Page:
Native People and Allies Pledge to Stop Keystone XL

I’m in Lower Brule, South Dakota, where elected tribal officials, spiritual leaders, Native grassroots organizations, youth groups, and traditional women’s societies have gathered with non-Native farmers, ranchers and others affected by the Keystone XL pipeline. That project to carry tar sands from shale fields in Canada to the Gulf of Mexico threatens our water, our livelihoods and our sacred sites.

We were together Monday when we heard the news Nebraska’s Public Services Commission gave approval to an alternative route for the pipeline.

Yes, we were sad, and angry. But within minutes, we went from being sad to being strategic. That decision opens a new terrain to continue the fight to prevent the building of KXL, and it can be stopped if we build on the strong relationships between Native leadership and non-Native farmers and ranchers. We can leverage the power of organized prayer in a values-led campaign that puts Mother Earth above profit-hungry fossil fuel corporations.

What We Learned in Standing Rock

Many of us are veterans of Standing Rock. We learned so much during those long, cold months at the Oceti Sakowin camp, in our struggle to stop the Dakota Access Pipeline.

We won at Standing Rock, even though the oil is now flowing. Because over 400 tribes came together to stand with the Standing Rock Sioux Tribe for their sovereign, moral and inherent right to protect the Missouri River and Mother Earth.

Native peoples have a unique role to play in building a movement that defends the planet, and in creating a future where we all can live in healthy communities.

Joining Our Struggle

What began as a struggle to protect the Standing Rock Sioux Tribe’s water supply and sacred sites grew into an international movement to protect the water for the 17 million people who live, work and play along the shores of the Missouri. Along the way, we were joined by by thousands more from all around the world.

As we believe, we’re all related, and that all we do in life, and nature has an impact on every one of us.

So the mood at our gathering today is that in the present, we can act on the wisdom and knowledge of our ancestors, and protect future generations from destruction if we work strategically. We must lead with love for humanity, for community and for Mother Earth.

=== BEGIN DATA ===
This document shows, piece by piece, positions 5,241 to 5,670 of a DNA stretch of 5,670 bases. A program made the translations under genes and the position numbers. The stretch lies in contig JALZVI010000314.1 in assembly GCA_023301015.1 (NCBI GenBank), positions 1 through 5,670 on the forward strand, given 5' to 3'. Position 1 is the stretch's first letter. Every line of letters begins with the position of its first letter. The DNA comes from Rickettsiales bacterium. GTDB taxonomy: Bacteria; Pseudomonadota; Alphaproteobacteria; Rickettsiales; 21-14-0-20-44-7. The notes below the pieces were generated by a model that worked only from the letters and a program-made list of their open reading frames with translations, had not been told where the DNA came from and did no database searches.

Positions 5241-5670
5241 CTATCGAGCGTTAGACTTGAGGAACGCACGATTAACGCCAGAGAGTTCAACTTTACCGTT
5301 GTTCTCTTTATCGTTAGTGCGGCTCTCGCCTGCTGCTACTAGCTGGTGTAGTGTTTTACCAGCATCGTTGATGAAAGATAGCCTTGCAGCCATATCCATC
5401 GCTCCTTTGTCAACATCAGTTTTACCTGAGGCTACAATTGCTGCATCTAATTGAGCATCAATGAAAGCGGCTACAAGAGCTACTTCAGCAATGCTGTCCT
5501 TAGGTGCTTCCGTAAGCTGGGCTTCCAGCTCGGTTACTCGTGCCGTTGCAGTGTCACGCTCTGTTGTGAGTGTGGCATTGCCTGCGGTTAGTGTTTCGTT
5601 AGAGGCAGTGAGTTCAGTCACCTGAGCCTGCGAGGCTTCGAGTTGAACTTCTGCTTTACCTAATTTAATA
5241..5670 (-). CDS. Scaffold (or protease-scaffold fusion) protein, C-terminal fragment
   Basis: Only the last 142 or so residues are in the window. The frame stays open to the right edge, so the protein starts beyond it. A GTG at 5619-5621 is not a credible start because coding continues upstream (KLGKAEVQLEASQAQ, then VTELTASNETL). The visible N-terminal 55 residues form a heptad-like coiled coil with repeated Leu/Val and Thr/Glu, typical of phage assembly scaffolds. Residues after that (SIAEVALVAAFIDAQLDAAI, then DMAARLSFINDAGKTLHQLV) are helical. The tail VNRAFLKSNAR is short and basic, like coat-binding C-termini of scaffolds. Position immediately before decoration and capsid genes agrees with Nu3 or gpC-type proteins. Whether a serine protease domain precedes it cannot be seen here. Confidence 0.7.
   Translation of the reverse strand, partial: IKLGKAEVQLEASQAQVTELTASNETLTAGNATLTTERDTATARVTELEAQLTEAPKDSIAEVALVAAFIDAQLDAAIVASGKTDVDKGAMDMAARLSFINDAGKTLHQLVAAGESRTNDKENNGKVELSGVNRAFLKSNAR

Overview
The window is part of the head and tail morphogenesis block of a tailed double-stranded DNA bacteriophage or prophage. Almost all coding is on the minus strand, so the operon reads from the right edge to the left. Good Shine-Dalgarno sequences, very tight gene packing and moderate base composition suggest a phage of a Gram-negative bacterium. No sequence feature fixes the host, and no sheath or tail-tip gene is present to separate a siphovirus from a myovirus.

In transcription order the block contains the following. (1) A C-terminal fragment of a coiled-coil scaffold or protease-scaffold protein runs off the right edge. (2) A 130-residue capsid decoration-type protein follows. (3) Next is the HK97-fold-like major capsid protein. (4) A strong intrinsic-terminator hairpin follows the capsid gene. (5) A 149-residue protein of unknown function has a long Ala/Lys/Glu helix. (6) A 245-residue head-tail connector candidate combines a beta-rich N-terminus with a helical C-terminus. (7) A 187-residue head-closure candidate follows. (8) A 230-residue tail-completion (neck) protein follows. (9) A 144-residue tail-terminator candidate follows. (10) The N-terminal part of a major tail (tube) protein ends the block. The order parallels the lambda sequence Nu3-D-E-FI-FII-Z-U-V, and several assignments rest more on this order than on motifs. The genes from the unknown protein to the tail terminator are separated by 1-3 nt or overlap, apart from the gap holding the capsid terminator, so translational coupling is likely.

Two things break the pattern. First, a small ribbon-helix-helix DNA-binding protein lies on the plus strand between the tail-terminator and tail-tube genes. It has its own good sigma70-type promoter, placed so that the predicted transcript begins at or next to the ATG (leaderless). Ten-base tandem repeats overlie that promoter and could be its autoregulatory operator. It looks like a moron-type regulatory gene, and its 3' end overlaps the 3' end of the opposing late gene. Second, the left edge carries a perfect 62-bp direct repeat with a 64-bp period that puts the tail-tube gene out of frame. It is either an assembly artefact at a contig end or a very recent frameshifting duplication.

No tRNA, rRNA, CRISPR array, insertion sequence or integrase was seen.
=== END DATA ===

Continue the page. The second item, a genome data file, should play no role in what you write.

We must plan and organize, not just politically, but also with the prayers that will give us the strength and courage to do what we need to do to stop this pipeline. Tribal leadership and Native communities are the keys to winning this struggle.

TransCanada Knows

The truth is that TransCanada, the pipeline’s builders, aren’t happy. Nebraska allowed their project to proceed, but they didn’t get what they wanted. A new route means TransCanada has to decide if the costs of proceeding are worth it.

TransCanada’s investors must face questions of the viability of building a pipeline that has been fought for years as oil prices have dropped. Quarterly earnings come out December 9, and their shareholders meet on December 15. According to the New York Times, they still haven’t decided whether they will proceed with building the pipeline.

The price of oil is still low. And the movement we started at Standing Rock succeeded in the divestment of $5 billion from the Dakota Access Pipeline. City governments, union pensions and individuals were convinced by the power of the Oceti Sakowin Camp that it was immoral to have their money fund that pipeline. We can do the same with Keystone XL, and TransCanada’s investors know it.

What We See

So what we see here in Lower Brule is that all up and down the new proposed route, there are possibilities to challenge the building of Keystone XL.

Sadly, we’re also gathered near where 210,000 gallons are leaking from the Keystone 1 pipeline. TransCanada has proven that they’re not prepared to deal with this kind of calamity, nor can they protect the precious aquifer and wells that are critical for ranching, irrigating crops and drinking water.

The movement to stop Keystone XL has momentum, because it is grounded in the Indigenous practices of living in harmony with nature. Ourstrategy and tactics are rooted in the inherent responsibility of indigenous communities to do whatever is necessary to protect the land, water and air from destruction.

Our Power Has Grown

Response to this week’s KXL permit decision comes out of years of united resistance between Native and non-Native landowners. Our power has grown since Standing Rock. People now understand that if we build unity, if we build a movement with compassion for Mother Earth and concern for Humankind, we can win the hearts and minds of a broad cross section of people in this country.

And if we beat Keystone XL, we can disrupt the pro-fossil fuel campaign coming from the White House. We will signal an unmistakable challenge to all those running for office in states where American Indians are concentrated that the Native vote is the swing vote, which will be mobilized all the way from prayer camps to the voting booth.

There’s a very keen awareness that this fight is important not only for those who live along the pipeline, but also for how our country can become less dependent on fossil fuels, and we can move towards the protection of our planet.